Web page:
Dr. Michael Vasquez
Areas of Interest
Applied Socio-Cultural; Cultural Ecology; Globalization; Community-based Research; Community Education; Refugees; Sustainability; Indigenous Agriculture; US Southwest; Mesoamerica
AA, City College of San Francisco
BA, University of California-Berkeley 1970
MA, San Francisco State University 1980
MS, PhD, University of California-Davis 1989
Dr. Michael (Miguel) Vasquez is an applied anthropologist who has worked with Mayan, Latino, Native American, African American, and diverse refugee communities for more than 30 years in the areas of globalization and its impacts, traditional ecological knowledge, community-based participatory research, and rapid qualitative assessment techniques. He is a recipient of the Community Luminary Award from The State of Black Arizona and, in 2009, was awarded the NAU Presidents Distinguished Teaching Fellow Award. His spouse of 40 years, Marina, is a Mayan Traditional Knowledge Scholar with the NAU Applied Indigenous Studies Program.
Vasquez has provided consultation for Catholic Charities, the Hopi Tribe, the Havasupai Tribe, the National Park Service, the World Health Organization, the US Department of Health and Human Services, and the Sunnyside Neighborhood Association of Flagstaff. He has served on the board of the International Alliance for Sustainable Agriculture, the Arizona Association of Chicanos in Higher Education, and the Museum of Northern Arizona, Friends of Flagstaff’s Future, Flagstaff Unified School District, and twice on the Executive Committee of the Society for Applied Anthropology.
His work at NAU has focused on community-based ethnography and applied anthropology with both local indigenous groups and minority communities in Arizona and across the country. His work in Arizona has emphasized reciprocity between NAU and diverse organizations to strengthen both local community cultural assets and the educational experience for NAU students. This collaboration began with the Havasupai Tribe in the creation of the video documentary, “Farmers of the Grand Canyon” and later led to work with the Hopi Cultural Preservation Office (HCPO ) which helped restore Bacavi Village’s 700 year old terrace gardens to safe and productive use, as well as documentation and education of local youth in traditional agro-ecological knowledge.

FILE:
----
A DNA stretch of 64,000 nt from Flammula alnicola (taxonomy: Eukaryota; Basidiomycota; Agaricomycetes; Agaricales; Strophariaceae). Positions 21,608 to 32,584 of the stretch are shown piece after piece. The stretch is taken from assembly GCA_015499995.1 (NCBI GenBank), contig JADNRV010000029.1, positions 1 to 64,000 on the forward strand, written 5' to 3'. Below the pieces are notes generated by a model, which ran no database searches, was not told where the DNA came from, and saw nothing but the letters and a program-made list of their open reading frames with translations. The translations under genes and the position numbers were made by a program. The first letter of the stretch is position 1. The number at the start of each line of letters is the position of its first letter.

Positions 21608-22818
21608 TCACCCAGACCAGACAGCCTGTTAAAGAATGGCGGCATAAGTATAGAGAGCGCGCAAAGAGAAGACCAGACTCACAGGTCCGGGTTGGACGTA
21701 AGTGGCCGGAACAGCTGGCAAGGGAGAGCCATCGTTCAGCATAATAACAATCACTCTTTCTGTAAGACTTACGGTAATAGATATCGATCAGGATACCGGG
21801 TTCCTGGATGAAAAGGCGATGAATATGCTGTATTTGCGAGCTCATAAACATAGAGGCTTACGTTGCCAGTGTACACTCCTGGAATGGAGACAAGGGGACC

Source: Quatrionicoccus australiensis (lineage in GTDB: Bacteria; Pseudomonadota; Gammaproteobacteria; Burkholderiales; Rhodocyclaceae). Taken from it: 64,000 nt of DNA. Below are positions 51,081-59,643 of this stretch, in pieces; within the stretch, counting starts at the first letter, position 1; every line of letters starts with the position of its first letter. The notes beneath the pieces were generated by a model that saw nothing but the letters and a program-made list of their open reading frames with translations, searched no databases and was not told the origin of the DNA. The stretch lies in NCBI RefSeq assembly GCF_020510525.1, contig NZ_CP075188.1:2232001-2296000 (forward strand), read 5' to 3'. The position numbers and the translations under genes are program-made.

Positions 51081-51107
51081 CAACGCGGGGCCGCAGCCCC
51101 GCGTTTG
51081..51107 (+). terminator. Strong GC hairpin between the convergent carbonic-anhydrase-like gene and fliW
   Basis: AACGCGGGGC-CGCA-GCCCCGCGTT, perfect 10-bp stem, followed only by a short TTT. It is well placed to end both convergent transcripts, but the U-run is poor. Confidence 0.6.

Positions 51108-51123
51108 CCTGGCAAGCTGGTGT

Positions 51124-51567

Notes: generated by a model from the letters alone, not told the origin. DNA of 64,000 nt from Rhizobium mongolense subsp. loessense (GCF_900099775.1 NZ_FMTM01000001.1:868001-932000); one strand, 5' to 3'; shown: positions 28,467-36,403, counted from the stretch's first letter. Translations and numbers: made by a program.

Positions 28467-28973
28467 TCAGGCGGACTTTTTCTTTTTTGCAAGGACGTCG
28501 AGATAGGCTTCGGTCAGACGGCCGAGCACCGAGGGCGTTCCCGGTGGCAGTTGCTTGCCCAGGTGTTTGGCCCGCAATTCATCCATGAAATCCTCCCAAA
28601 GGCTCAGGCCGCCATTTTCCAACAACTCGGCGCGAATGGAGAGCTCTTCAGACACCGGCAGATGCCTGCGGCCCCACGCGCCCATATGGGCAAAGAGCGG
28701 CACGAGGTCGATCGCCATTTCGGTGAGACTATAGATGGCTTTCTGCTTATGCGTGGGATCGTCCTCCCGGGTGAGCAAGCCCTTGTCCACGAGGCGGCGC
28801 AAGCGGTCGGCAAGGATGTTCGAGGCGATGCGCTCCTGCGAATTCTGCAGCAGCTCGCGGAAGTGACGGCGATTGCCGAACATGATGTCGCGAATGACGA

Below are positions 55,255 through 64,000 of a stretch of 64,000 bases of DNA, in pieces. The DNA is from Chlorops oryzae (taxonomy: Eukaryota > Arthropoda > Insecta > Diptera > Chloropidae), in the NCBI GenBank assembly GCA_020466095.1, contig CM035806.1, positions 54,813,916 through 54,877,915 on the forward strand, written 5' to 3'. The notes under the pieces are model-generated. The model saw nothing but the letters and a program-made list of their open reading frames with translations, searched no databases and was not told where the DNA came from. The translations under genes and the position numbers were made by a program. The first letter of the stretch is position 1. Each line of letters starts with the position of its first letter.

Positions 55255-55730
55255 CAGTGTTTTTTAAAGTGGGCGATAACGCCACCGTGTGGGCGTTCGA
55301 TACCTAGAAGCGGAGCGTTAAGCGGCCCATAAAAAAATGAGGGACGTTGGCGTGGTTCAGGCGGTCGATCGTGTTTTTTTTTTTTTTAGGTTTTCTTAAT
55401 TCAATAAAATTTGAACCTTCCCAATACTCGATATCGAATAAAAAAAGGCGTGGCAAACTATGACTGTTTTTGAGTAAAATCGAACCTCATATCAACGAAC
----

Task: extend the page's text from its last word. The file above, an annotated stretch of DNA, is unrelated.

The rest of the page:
Ties between NAU Anthropology and the HCPO developed into other projects. Together with other NAU faculty, the HCPO, the National Park Service, and the Hopi Foundation, Vasquez helped to develop a Ruins Preservation Training Workshop for unemployed Hopi youth, which has generated careers in cultural preservation and a new interest in the relevance of anthropology for the Hopi. NAU students have collaborated closely with the HCPO: in transcription for tribal archives, development of a cultural curriculum with the NAU Institute for Tribal Environmental Professionals, research in cultural affiliation, development of health and nutrition media materials for the Hopi Health Center. Students also created the original HCPO website, winning the national student award of the Society for Applied Anthropology. More recently, he served as a consultant for the NEH-funded Hopi Foot Prints Project to develop K-8 cultural curriculum with several reservation schools.
Another focus of his work, sponsored by the US Department of Health and Human Services, has been as Trainer and Analyst with the RARE (Rapid Assessment Response and Evaluation) Project, working with minority communities to reduce HIV/AIDS risk factors. This work helped to reduce the number of new HIV/AIDS cases in African American and Latino communities across the country.
In the past few years he has combined RARE methodologies with community-based research to better engage Latino and Native American parents in their children’s STEM education in a Title I school in Flagstaff.
Coming full circle with his original work with Southeast Asian refugee communities more than 30 years ago, Vasquez is also currently involved in documenting innovative refugee integration programs for Middle-Eastern refugees in Vienna, Austria. The project incorporates RARE methodologies in determining and highlighting factors for success in integrating displaced families into the fabric of host societies.
2013 “A Latino Anthropologist in Arizona: Obligations and Opportunities”, chapter for edited volume Engaged Anthropology in Annals of Anthropological Practice, May 37(1):1-204, L. Whiteford & L. Bennett, editors. National Association of Practicing Anthropologists
2009 “Restoring for Cultural-Ecological Sustainability in Arizona and Connecticut” (with D. Casagrande) in Restoria: Renewing the Land, Recovering the Past, (Marcus Hall, editor) MIT Press
2002 “Cultural Integrity in Non-Traditional Societies: Cuba Encounters the Global Market System,” Cultural Dynamics (Special Issue): “The Right to Culture: Policy Dilemmas and Challenges.” Summer.
2001 “Latinos: Viva la Diferencia,” Cultural Resource Management, Vol. 24, No. 5, Pages 22-23, Spring.
2001 “The Hopi of Arizona” in Endangered Peoples: North America and the Caribbean, (T. Graves, editor), Greenwood Press
2000 Native People and the Challenge of Computers: Reservation Schools, Individualism, & Consumerism,” with Bowers and Roaf, American Indian Quarterly, Vol. 24, No. 2, Spring.